Update from the State House #2015-2: RESET Costs Unknown, Siting Problems Persist

Mar 06, 2015 No Comments by

H.40 Will Repeal SPEED and Enact RESET

In our previous update, we described the questions of legitimacy that surround Vermont’s SPEED program. These questions resulted in the creation of H.40, a House bill that would repeal SPEED and establish a new energy program, called RESET. We noted that we support the repeal of SPEED, but cannot support RESET.

RESET would require that a percentage of electricity sold in Vermont to be “renewable.” RESET would also make Vermont utilities responsible for reducing the fossil fuel consumption of their customers.

RESET would require the development of more energy generation, but it fails to reform Vermont’s destructive and abusive energy siting practices.

RESET’s Cost

Nobody knows how much RESET will cost. Economist Tom Kavet characterized the economic analysis carried out by the Department of Public Service as “ cursory .”

We know what RESET’s cost ceiling is. The ceiling is established by the “alternative compliance payments” that utilities can make to buy themselves out of RESET’s obligations. We calculate the ceiling to be about $1.2B, statewide, over RESET’s 15-year life.

Preliminary House Approval

In spite of its uncertain cost, H.40 has been approved by two House committees and has received preliminary approval from the entire House on a roll-call vote.

H.40 will be brought up for final approval by the House after the Town Meeting break. If it is approved, it will move into the Senate Natural Resources and Energy Committee.

RESET is more complicated than SPEED

RESET is a very complicated, technical program made up of three tiers of electricity generation requirements, carve-outs, and “energy transformation projects.”

Most legislators have neither the time nor the expertise to carry out due diligence on RESET. Rather, they are relying on the Public Service Department and the two-page summary that the Department uses to explain the program.

RESET’s Tier 1: Total RE Requirement

Under RESET’s Tier 1, 55% of a utility’s 2017 sales must be renewable. That increases to 75% in 2032.

In Tier 1, “renewable” includes all of the usual suspects. Most importantly, Tier 1 also includes Hydro Quebec.

Hydro Quebec

Vermont utilities already buy enough electricity from Hydro Quebec to meet most of their Tier 1 requirements. They can easily make up the difference by buying “environmental attributes” from HQ. While these HQ certificates will be viewed as RECs in Vermont, they cannot be used to meet the renewable goals in other states. Vermont utilities should have no trouble finding an ample supply at low prices.

Vermont’s Wind and Solar Projects

The wind turbines in Sheffield, Lowell, and Georgia could be used to meet Tier 1 requirements. So could the large solar arrays that are appearing throughout the state. They won’t: solar and wind RECs have high value in other states, so it is likely that Vermont utilities will sell their valuable RECs and buy cheap HQ certificates.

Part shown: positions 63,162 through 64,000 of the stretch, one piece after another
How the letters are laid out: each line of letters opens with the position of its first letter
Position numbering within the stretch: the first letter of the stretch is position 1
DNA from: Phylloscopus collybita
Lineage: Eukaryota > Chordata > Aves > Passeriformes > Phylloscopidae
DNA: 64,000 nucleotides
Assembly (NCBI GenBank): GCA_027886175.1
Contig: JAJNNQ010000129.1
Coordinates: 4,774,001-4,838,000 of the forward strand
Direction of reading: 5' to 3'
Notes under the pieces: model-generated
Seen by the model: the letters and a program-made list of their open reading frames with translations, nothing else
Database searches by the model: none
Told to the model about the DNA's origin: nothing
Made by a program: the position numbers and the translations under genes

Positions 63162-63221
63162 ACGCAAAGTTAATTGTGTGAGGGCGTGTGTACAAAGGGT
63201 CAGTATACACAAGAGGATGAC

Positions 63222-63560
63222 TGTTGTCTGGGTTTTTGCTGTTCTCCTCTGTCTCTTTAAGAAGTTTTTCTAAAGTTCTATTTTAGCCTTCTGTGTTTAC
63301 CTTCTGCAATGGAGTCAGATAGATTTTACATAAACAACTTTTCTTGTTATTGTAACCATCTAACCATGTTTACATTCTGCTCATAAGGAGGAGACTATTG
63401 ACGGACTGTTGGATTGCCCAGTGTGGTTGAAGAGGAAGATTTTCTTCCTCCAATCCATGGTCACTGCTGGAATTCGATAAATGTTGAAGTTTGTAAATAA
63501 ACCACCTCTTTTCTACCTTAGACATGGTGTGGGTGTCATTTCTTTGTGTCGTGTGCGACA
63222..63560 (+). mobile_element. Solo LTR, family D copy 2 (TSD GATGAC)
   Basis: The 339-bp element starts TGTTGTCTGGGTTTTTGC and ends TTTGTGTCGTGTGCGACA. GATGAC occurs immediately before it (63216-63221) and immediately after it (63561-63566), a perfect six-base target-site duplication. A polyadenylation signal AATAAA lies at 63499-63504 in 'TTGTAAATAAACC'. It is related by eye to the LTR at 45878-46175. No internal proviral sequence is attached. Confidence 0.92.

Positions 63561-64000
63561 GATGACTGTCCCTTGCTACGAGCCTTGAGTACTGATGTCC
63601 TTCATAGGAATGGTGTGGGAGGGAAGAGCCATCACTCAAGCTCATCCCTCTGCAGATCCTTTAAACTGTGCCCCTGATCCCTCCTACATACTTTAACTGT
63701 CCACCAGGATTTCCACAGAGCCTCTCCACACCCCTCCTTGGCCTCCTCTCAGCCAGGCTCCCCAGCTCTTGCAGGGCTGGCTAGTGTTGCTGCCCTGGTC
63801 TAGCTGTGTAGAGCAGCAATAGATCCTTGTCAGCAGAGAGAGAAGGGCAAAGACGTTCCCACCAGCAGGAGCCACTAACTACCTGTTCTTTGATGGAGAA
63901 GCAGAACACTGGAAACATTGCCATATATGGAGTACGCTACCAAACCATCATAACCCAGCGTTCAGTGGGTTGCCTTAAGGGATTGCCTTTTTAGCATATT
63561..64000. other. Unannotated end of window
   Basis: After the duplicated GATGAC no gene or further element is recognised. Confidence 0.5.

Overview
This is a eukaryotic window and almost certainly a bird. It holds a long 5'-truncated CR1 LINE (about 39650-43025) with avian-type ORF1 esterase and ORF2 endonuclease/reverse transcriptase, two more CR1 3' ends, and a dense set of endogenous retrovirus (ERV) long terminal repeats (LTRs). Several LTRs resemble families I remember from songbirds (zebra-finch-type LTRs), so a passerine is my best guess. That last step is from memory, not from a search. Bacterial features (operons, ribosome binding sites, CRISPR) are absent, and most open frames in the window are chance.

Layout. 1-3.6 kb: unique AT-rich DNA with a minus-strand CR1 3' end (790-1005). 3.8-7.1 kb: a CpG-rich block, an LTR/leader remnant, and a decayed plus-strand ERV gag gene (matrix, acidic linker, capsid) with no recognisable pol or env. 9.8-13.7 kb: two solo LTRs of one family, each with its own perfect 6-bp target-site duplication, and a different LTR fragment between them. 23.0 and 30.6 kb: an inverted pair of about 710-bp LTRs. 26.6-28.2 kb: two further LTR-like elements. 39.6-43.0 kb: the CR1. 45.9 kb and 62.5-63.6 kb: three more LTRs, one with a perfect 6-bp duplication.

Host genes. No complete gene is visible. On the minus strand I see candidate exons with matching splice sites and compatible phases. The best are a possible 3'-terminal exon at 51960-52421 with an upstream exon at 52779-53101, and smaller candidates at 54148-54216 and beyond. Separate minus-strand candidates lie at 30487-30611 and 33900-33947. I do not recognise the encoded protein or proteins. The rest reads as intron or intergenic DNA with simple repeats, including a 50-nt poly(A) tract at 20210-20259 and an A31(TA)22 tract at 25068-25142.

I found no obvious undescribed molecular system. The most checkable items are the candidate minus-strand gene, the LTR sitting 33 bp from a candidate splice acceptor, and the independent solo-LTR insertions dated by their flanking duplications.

RESET’s Tier 2: Distributed Generation

Tier 2 requires that 1% of 2017 electricity sales come from small, renewable generators. This would rise to 10% by 2032.

Tier 2 facilities would have a maximum capacity of 5MW and they would have to connect to the distribution infrastructure, not the transmission infrastructure. This means that:

  • They will be built in Vermont, near where their electricity is consumed.
  • They may help to lower Vermont’s share of regional transmission costs.

While some think that wind developers will see Tier 2 as an opportunity to pepper the state with 3-turbine installations, it is likely that most Tier 2 projects will be solar.

Unfortunately, without siting reform, Tier 2 developers will continue to fragment habitat, compromise wetlands, and misuse agricultural soils. Without reform, the Public Service Board will continue to uphold right of developers to bully their neighbors.

RESET’s Tier 3: Energy Transformation

Tier 3 requires Vermont utilities to carry out projects to reduce their customers’ fossil fuel use. In 2017 they will have to eliminate the use of about a million gallons of fuel oil (or equivalent amounts or propane or gasoline). By 2032, this will reach 6 million gallons.

Tier 3 is concerned with fossil fuels, not the biofuels that are added to heating and transportation fuels. As the biofuel content increases and the fossil fuel content drops, it will become more and more expensive for utilities to reduce our fossil fuel use. With Tier 3, we may see ratepayers financing a meaningless, but expensive switch from biofuel heating to electric heating.

Our Bottom Line

RESET is an enormously complex program that will have wide-ranging impacts for a long, long time. It could drive our electric rates significantly higher; it could drive more businesses out of Vermont.

The administration is in a tremendous hurry to enact RESET. The Department of Public Service has not had time to do a proper analysis. There are dozens of loose ends that will be left to the PSB.

RESET has the potential to be an expensive boondoggle, damaging our environment and spinning off all kinds of unintended consequences.

What You Can Do

Let your legislators know what you think about enacting a RESET program whose economic impacts are unknown.

On March 24th, a joint legislative committee will conduct a hearing on energy siting in Vermont. The hearing will go from 6:00 to 8:00 PM in Room 11 at the State House. This is your chance to tell legislators what you think about enacting a RESET program that does not address Vermont’s abusive energy siting practices.

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